Greens renew call for microbead ban as UK law comes into effect

11th January 2018



Government must ban microbeads, introduce a deposit refund scheme, and phase out single-use plastics
 
There will be more plastic in the ocean than fish by 2050, according to predictions
 
Green Party Senator Grace O’Sullivan today called on the Government to honour their commitment to ban microbeads – fourteen months after promising to do so. The call came as a UK-wide ban on microbeads came into effect.
 
Speaking today, Senator O’Sullivan said: “In November 2016 the Government made a commitment to me in the Seanad that they would ban microbeads as part of wide-ranging marine protection measures. They wrote to the European Commission after that Seanad debate notifying them of the Government’s intention to ban microbeads in 2017. Despite this, no progress has been made, no legislation is ready, and the Government have shown no commitment or urgency on the issue since then.
 
“We’re calling on them to honour their pledge to ban microbeads, and introduce wider measures to reduce the staggering amounts of plastic waste being produced in Ireland every year. Ireland is the top producer of plastic waste in the European Union, according to the latest Eurostat figures. Every year, we produce 61kg of plastic waste per person in Ireland. This has to change.
 
“We’re also calling for the Government to support our Waste Reduction Bill, which will be before the Oireachtas Environment Committee in the coming weeks, which seeks to introduce a deposit refund scheme on drinks containers, and ban single-use plastics, like disposable plastic cutlery or non-compostable coffee cups.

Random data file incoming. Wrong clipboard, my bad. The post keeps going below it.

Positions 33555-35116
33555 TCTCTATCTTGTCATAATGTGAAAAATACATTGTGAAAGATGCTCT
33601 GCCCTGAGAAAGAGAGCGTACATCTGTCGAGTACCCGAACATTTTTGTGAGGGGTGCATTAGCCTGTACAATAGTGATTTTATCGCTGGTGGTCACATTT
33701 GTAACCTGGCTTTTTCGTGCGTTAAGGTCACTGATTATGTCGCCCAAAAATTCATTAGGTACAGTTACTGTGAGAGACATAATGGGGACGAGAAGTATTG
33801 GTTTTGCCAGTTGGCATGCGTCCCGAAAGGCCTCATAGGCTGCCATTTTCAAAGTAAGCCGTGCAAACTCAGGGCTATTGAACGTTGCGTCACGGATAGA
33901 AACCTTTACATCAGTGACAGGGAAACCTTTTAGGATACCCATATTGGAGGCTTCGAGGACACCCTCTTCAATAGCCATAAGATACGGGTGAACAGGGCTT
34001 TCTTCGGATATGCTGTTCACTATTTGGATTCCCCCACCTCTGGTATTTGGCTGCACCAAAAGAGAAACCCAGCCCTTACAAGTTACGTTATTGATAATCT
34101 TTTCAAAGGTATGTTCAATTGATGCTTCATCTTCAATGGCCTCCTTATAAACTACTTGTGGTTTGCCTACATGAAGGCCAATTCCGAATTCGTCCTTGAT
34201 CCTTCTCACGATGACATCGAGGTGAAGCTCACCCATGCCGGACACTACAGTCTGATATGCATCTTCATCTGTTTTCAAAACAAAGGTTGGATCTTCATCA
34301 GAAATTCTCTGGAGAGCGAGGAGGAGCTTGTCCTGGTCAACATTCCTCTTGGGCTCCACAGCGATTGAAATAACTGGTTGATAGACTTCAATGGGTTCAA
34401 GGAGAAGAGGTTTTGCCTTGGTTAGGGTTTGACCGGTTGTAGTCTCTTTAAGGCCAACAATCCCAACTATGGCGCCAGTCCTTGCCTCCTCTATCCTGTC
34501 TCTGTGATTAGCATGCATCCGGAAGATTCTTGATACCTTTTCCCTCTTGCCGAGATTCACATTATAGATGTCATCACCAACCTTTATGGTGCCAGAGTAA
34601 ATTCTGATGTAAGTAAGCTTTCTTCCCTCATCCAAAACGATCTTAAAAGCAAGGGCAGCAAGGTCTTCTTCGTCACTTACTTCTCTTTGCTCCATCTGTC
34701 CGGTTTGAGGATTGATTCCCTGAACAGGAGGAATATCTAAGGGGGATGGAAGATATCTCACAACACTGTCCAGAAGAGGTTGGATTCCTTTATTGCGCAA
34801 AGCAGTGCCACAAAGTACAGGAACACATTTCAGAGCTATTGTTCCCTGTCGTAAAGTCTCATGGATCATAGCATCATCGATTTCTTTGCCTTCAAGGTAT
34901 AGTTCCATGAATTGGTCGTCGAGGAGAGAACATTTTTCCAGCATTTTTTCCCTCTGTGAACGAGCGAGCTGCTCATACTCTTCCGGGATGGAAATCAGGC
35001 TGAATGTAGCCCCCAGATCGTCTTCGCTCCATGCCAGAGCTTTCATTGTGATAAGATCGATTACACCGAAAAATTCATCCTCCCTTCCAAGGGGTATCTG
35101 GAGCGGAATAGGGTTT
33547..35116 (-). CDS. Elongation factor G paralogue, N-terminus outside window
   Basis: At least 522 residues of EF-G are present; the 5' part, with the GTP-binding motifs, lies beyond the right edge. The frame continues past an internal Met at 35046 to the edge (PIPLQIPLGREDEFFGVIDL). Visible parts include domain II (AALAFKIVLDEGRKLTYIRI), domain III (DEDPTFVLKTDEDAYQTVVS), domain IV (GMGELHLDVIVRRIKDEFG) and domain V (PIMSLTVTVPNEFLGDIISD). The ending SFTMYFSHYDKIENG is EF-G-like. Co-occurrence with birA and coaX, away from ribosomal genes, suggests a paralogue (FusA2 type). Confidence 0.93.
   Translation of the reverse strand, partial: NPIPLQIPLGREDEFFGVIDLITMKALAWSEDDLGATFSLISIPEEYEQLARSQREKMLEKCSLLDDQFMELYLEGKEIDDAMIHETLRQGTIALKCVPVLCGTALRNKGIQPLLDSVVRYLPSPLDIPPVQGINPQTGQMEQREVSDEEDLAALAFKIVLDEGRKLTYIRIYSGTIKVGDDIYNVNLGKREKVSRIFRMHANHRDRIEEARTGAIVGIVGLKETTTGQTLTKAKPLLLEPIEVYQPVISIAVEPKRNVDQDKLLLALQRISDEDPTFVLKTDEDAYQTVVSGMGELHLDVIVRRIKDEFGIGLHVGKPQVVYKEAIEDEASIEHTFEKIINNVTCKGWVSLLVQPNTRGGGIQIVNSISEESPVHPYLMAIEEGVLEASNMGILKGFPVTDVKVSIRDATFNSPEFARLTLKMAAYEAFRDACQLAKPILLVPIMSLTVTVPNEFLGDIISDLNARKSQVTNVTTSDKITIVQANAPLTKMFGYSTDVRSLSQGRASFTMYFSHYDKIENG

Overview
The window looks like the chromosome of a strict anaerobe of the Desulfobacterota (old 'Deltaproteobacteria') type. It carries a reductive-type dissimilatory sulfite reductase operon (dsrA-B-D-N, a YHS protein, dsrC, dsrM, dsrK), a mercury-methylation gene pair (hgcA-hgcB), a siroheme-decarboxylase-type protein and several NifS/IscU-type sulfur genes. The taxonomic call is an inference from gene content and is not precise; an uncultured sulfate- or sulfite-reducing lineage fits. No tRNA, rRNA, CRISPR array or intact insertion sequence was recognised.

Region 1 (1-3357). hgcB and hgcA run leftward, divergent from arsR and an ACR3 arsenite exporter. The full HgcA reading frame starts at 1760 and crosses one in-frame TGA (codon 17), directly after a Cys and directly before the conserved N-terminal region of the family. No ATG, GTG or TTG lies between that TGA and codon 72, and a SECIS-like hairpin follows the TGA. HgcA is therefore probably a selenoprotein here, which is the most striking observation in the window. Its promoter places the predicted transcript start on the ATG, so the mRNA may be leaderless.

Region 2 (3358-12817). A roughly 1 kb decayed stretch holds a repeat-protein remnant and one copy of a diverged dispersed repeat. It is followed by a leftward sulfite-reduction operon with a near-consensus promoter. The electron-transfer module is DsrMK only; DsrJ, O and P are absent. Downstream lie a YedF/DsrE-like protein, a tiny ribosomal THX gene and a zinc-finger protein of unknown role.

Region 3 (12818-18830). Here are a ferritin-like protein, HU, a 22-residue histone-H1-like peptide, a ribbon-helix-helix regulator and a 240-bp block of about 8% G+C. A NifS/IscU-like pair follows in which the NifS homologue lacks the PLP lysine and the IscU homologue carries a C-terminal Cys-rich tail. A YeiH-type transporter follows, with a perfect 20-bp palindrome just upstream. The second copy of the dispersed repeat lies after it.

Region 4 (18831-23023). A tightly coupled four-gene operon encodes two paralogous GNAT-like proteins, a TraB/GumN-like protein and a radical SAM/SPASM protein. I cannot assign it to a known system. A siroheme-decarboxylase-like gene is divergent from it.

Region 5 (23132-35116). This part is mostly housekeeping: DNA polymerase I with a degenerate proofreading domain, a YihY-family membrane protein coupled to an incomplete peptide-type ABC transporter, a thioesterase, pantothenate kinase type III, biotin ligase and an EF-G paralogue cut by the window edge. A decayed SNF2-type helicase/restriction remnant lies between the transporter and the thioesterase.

“The issue of plastic pollution is a massive challenge. Every year, over 110 million tonnes of plastic is produced. Of this, up to 43% ends up in landfill. According to the UN, 8 million tonnes of plastic leak into oceans each year. This is equivalent to dumping a truck of plastic into the sea every minute. It is now predicted that by 2050, there will be more plastic in the oceans than fish and that 99 per cent of seabirds will have ingested plastic.”
 
Further information:
 
In November 2016, following a Green Party bill in the Seanad, Minister Simon Coveney wrote to the European Commission notifying them of the Government's intention to introduce legislation banning microbeads in 2017.
 
The Government voted against the Green Party's Waste Reduction Bill, which seeks to introduce a deposit refund scheme on drinks containers, and phase out single-use, non-recyclable plastics by 2020, in the Dáil in July 2017. The Bill passed, and will go before the Oireachtas Environment committee in the coming weeks.
 
Further information on the Waste Reduction Bill is available here.